2B A Dozen Ways to Jumpstart Your Family History Project Lou Szucs / Juliana Smith
With so many new sources and methods popping up, it’s hard to keep up with it all. This lecture is designed to point to ways to stay on top of it all, and to provide the ideas you need to get going!
2C Creating Order Out of Chaos Tony Burroughs
Have you searched in every courthouse, every library, and every archives and still haven’t solved your riddle? One of the keys to success in genealogy is doing more with what you have. Sometimes the pieces are there, we just need to look at them in different ways. Reorganizing and analyzing may solve your riddle.
11:45 Luncheon served upstairs.
3A 1:30 Buried Treasures: What’s in the English Parish Chest? Paul Milner
The English parish was both an ecclesiastical and a civil jurisdiction. Both jurisdictions created informative records and kept them in the Parish Chest. This presentation will examine the breadth and wealth of information that can be found, going well beyond the baptism, marriage and burial registers.
3B Discovering Midwestern Repositories Lou Szucs
In terms of research opportunities, the Midwest is the land of opportunity! This presentation will be a mini tour of some of the best places to find your family records. Not only will you learn what some of the greatest libraries, archives and other institutions have to offer online, but you’ll better understand the benefits of a personal visit.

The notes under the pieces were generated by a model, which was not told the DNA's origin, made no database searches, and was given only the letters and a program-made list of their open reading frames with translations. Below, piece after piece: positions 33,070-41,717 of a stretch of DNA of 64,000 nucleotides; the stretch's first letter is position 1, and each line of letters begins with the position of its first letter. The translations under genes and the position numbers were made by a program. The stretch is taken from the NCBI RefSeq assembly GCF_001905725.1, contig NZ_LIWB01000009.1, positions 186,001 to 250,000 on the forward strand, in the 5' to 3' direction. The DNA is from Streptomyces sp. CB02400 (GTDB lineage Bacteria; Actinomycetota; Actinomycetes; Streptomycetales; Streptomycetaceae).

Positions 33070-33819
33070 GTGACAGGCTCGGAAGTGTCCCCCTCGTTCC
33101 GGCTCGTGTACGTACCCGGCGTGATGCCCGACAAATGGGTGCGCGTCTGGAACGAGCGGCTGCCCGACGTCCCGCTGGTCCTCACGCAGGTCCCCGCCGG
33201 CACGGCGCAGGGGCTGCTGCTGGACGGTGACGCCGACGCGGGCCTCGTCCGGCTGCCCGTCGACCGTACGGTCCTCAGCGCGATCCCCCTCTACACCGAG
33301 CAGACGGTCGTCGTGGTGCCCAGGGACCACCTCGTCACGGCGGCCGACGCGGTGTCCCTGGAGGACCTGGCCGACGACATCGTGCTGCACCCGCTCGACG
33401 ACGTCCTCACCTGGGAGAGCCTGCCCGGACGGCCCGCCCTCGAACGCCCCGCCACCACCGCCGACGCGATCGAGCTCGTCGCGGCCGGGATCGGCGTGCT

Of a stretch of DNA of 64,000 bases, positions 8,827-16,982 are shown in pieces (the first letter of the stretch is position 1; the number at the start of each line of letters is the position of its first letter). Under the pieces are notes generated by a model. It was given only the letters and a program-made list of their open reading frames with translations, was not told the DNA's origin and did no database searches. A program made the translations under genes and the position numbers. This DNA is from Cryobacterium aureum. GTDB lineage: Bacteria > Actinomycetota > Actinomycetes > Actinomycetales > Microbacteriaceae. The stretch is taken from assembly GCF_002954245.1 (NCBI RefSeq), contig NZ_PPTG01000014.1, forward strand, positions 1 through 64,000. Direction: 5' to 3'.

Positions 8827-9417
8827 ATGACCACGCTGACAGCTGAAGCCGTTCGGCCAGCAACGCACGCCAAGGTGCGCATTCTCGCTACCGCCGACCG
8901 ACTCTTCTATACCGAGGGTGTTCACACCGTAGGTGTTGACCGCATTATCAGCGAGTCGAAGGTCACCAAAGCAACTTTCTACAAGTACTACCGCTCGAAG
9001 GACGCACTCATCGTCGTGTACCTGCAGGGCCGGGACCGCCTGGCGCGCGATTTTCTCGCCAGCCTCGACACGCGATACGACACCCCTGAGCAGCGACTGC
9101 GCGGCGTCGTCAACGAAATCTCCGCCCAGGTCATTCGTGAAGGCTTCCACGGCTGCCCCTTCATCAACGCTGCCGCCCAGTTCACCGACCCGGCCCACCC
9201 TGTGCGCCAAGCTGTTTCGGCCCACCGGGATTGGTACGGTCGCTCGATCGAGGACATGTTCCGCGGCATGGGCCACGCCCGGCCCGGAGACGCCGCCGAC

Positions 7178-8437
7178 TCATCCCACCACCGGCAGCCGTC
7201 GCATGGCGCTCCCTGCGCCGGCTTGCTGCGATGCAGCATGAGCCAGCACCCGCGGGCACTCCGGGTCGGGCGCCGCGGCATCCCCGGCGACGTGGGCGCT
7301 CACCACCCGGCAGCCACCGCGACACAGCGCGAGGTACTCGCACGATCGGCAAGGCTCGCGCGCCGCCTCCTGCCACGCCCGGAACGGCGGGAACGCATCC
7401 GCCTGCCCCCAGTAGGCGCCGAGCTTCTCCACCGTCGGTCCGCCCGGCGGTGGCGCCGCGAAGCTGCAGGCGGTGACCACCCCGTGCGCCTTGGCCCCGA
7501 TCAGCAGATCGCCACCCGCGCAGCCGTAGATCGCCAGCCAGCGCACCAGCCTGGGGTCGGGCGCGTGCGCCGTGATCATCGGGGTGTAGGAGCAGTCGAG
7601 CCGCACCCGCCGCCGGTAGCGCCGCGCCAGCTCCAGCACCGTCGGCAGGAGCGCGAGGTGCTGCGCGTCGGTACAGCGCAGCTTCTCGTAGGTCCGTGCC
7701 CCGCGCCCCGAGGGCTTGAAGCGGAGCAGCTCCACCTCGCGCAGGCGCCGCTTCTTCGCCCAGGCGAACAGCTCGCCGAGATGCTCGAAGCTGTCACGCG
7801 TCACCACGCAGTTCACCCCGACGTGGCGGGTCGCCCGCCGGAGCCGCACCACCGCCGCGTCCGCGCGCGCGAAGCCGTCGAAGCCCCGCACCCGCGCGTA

3C Navigating the National Archives Tony Burroughs
The National Archives has 33 facilities, which hold approximately 21.5 million cubic feet of original textual materials, in addition to microfilm and electronic
records. It’s the largest archives in the United States and most of the 4 billion pieces of paper in its collection are not on the Internet. It can be very intimidating,
unless you understand how it operates, and can master the finding aids.
4A 3:00 Branching Out: Connecting with others using Social Networking and Online Family Trees Jennifer Holik
Learn how to use social networking and online family trees to branch out and expand your family research.
4B The “New” FamilySearch Website Maureen Brady
The FamilySearch website was completely redesigned in December, 2010, with a new look and much more content, including indexes linked to the images of original documents and a library of instructional videos. This presentation will provide an overview of the new content, as well as search techniques and navigational tips and tricks.
4C The Six Phases of African American Genealogy Tony Burroughs
This is an overview of the methods and sources in the six distinct phases that are the building blocks of African American genealogy. It progresses from beginning to more advanced research, highlighting some of the problems and complexities of African American genealogy along the way.
Watch this blog for more information and also visit our website.